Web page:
For many law firms, a legal website will be the number one source of new clients. With this in mind, lawyers should absolutely make sure their websites present the law firm’s services in a flattering and accessible manner.
Lawyers must also ensure that their websites contain legally appropriate content. Sites must comply with attorney ethics rules regarding what should be and what shouldn’t be on a law firm’s website. Those guidelines are established by The American Bar Association and then supplemented by State Bar Associations regulations.
The rules for law firm websites vary state to state. They are often confusing and enforcement doesn’t always come as swiftly as it should (if ever). However, this doesn’t mean lawyers should ignore law firm website regulations. Lawyers also shouldn’t leave these concerns of legality to an SEO company or website administrator.
These are just a few of the rules lawyers and content creators should follow in order to stay out of trouble with the ABA.
Rules of Professional Conduct:
The American Bar Association ABA sets forth guidelines to make sure all law firms comply with a basic set of directives for website content. State Bar Associations add their own level of requirements for legal sites.
Most state bars see websites for law firms as a form of advertisement, engendering even stricter rules. Some guidelines require that all legal content be submitted to state agencies for approval.
There is a small list of states that have much higher standards for legal copy than others. California, New York, and Florida are among those states that have stricter guidelines. This sounds intimidating, but It’s worth noting that in California we’ve never witnessed the bar association enforce its own rules regarding websites.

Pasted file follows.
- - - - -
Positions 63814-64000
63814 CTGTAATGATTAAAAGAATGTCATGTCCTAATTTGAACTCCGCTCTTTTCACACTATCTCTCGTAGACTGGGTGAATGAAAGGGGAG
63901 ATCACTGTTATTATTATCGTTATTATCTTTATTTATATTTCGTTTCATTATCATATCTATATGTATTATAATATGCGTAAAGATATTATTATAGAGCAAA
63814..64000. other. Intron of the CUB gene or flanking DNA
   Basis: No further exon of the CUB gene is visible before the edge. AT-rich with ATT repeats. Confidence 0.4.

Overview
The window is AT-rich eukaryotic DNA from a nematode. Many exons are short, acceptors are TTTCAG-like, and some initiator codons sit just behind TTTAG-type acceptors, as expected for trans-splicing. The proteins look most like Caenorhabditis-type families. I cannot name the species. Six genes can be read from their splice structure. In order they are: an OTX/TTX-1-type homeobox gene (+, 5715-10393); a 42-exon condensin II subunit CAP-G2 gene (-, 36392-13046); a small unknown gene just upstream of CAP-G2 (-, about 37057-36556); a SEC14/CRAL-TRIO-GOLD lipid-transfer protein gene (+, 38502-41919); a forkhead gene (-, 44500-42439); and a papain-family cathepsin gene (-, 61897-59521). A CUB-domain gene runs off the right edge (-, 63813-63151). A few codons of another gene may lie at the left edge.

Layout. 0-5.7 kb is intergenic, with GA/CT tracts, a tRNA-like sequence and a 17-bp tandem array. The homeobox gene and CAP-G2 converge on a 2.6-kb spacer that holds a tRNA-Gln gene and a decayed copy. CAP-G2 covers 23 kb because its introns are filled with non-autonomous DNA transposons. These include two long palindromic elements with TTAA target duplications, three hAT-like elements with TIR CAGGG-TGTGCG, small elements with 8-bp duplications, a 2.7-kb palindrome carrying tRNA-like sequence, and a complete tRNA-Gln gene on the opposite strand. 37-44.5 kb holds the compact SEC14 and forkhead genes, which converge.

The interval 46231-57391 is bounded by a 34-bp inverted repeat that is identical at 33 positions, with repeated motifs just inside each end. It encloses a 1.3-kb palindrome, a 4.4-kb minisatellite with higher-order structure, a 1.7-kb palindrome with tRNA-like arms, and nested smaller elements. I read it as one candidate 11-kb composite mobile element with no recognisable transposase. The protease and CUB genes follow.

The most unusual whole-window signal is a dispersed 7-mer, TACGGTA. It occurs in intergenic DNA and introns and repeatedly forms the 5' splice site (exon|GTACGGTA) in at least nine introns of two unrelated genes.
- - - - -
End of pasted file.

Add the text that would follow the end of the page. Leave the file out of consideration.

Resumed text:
The national and state restrictions can affect the way a law firm can boast specializations in certain fields of law. The language used to explain how a lawyer is paid falls under more scrutiny in some places. The use of testimonials is closely regulated in some states. There are different rules on when disclaimers must be in place. The size of the fonts used in the dissemination of important information is sometimes governed.
The ABA and the Bars Associations for individual states have good reasons for these restrictions. They are usually meant to protect potential clients and place every law firm on equal footing. Always stay current on your state’s regulations, even when you’ve trusted a website designer or content creator to build and maintain your site.
Contact Information and Office Address on Your Website:
In most states, lawyers are required to post contact information. This should include a physical address and a phone number.